Structural violence, urban retail food markets, and low birth weight

Sandra D. Lane, Robert H. Keefe, Robert Rubinstein, Brooke A. Levandowski, Noah Webster, Donald A. Cibula, Adwoa K. Boahene, Olabisi Dele-Michael, Darlene Carter, Tanika Jones, Martha Wojtowycz, Jessica Brill

Research output: Contribution to journalArticle

46 Scopus citations

Abstract

This paper investigates urban retail food markets and health in Syracuse, New York. A structured observational analysis found that a majority of corner markets do not sell fresh produce or low fat dairy products, but conduct a lively business selling lottery tickets, cigarettes, and liquor. A comparison of census tracts with and without access to supermarkets that sell fresh produce and other healthy food found that pregnant women living in proximity to a supermarket had significantly fewer low birth weight births than other pregnant women regardless of income level.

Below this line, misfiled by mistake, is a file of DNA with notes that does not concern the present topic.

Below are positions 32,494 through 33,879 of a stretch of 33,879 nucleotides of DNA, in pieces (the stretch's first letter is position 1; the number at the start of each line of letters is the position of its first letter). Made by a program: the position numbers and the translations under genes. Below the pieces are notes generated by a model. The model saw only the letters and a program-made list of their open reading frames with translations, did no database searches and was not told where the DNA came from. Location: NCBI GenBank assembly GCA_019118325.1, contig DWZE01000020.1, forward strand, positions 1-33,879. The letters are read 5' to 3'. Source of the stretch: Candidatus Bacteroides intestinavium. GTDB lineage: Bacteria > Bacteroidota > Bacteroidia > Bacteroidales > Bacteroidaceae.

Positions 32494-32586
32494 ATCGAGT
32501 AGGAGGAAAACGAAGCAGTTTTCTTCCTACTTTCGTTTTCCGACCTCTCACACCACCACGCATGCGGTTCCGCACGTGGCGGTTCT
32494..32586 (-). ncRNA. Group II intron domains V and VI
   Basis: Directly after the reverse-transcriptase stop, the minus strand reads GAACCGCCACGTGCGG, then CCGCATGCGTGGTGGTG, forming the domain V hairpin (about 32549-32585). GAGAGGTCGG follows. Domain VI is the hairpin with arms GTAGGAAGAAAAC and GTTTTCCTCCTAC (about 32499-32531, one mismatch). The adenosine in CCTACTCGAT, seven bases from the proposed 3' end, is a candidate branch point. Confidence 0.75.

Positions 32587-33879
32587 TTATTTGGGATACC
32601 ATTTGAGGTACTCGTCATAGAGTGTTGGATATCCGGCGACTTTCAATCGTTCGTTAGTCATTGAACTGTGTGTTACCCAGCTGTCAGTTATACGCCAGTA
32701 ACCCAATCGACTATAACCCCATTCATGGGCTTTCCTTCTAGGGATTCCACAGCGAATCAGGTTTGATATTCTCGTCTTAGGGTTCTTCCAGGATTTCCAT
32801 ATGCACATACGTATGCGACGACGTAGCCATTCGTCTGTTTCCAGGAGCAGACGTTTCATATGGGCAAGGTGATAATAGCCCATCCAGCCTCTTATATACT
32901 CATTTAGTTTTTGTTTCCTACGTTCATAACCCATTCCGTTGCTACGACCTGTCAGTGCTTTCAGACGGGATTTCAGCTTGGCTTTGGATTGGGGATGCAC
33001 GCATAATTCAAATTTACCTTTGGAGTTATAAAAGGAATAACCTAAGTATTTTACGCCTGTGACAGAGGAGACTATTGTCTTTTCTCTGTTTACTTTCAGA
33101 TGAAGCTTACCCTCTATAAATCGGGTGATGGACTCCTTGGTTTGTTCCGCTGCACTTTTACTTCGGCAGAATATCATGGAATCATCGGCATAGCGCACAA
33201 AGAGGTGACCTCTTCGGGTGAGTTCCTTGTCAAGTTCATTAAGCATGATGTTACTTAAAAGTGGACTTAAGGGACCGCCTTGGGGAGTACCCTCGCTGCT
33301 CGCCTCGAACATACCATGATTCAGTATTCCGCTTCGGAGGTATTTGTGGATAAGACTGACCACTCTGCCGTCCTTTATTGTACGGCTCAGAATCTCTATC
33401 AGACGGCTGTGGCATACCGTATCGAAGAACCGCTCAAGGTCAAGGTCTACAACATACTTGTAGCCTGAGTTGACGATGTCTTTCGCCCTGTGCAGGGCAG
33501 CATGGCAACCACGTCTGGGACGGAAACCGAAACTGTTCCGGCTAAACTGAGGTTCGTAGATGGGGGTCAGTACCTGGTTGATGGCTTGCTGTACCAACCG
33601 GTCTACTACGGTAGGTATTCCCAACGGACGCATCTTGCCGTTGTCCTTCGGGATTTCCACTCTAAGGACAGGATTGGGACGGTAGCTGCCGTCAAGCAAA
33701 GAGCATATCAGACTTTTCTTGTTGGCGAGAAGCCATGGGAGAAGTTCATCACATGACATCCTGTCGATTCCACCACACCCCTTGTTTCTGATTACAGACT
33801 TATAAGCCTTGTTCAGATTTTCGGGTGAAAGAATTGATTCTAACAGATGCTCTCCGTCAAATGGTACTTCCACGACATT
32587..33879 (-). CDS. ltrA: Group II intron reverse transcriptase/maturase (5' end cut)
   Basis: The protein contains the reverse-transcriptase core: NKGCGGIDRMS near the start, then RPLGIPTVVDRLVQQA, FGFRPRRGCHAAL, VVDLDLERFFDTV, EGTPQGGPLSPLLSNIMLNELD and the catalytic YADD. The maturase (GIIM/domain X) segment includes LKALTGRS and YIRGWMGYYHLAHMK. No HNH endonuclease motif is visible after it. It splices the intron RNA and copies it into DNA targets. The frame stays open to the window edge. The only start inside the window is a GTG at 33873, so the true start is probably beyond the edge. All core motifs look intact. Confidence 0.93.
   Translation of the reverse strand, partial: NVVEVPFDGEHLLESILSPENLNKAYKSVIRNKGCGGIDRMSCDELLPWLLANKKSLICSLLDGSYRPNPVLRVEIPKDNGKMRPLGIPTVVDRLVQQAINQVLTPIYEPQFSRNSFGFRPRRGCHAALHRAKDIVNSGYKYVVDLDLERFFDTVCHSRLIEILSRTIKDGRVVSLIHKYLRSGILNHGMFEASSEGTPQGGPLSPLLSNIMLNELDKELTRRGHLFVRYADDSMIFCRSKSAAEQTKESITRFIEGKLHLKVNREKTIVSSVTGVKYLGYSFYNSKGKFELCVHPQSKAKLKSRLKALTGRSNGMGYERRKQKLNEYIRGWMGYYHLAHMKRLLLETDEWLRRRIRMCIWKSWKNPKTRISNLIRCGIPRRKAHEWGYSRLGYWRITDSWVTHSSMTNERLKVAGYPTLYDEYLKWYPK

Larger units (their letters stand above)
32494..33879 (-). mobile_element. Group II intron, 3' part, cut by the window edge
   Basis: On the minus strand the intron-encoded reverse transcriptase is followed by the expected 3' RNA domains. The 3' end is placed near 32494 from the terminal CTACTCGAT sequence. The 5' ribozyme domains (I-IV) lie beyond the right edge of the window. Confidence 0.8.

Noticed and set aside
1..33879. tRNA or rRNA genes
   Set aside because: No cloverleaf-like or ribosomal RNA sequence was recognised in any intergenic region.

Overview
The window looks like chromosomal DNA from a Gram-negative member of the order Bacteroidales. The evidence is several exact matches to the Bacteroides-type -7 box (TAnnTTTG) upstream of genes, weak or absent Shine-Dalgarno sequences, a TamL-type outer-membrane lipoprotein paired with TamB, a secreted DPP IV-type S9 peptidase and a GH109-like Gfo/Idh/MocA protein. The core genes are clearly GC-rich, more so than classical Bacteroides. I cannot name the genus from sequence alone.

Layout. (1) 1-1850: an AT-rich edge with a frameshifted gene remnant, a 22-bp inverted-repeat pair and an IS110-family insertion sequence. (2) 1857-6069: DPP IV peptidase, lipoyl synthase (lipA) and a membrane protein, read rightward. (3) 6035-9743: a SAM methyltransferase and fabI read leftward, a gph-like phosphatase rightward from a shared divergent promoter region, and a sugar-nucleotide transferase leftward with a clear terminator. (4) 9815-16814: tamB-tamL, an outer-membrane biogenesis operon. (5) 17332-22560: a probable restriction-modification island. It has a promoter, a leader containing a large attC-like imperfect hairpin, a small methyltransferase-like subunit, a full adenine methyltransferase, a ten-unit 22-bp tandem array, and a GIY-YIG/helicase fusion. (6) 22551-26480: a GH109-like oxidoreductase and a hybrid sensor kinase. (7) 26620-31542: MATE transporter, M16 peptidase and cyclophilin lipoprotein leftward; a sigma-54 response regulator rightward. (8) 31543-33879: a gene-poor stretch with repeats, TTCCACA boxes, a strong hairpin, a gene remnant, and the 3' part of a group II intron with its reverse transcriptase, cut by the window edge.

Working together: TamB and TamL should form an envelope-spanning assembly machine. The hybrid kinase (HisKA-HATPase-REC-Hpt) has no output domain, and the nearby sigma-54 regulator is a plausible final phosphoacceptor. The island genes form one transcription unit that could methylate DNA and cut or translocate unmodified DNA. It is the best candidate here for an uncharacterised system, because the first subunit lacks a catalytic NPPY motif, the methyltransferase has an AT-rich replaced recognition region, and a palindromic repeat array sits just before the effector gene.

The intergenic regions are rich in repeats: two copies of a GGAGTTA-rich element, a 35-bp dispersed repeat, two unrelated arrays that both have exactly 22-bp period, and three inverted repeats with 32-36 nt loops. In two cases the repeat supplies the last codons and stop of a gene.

Original languageEnglish (US)
Pages (from-to)415-423
Number of pages9
JournalHealth and Place
Volume14
Issue number3
DOIs
StatePublished - Sep 2008

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Keywords

  • African American health
  • Birth outcomes
  • Food markets
  • Health disparities
  • Nutrition and health
  • Structural violence

ASJC Scopus subject areas

  • Health(social science)
  • Sociology and Political Science
  • Life-span and Life-course Studies

Cite this

Lane, S. D., Keefe, R. H., Rubinstein, R., Levandowski, B. A., Webster, N., Cibula, D. A., Boahene, A. K., Dele-Michael, O., Carter, D., Jones, T., Wojtowycz, M., & Brill, J. (2008). Structural violence, urban retail food markets, and low birth weight. Health and Place, 14(3), 415-423. https://doi.org/10.1016/j.healthplace.2007.08.008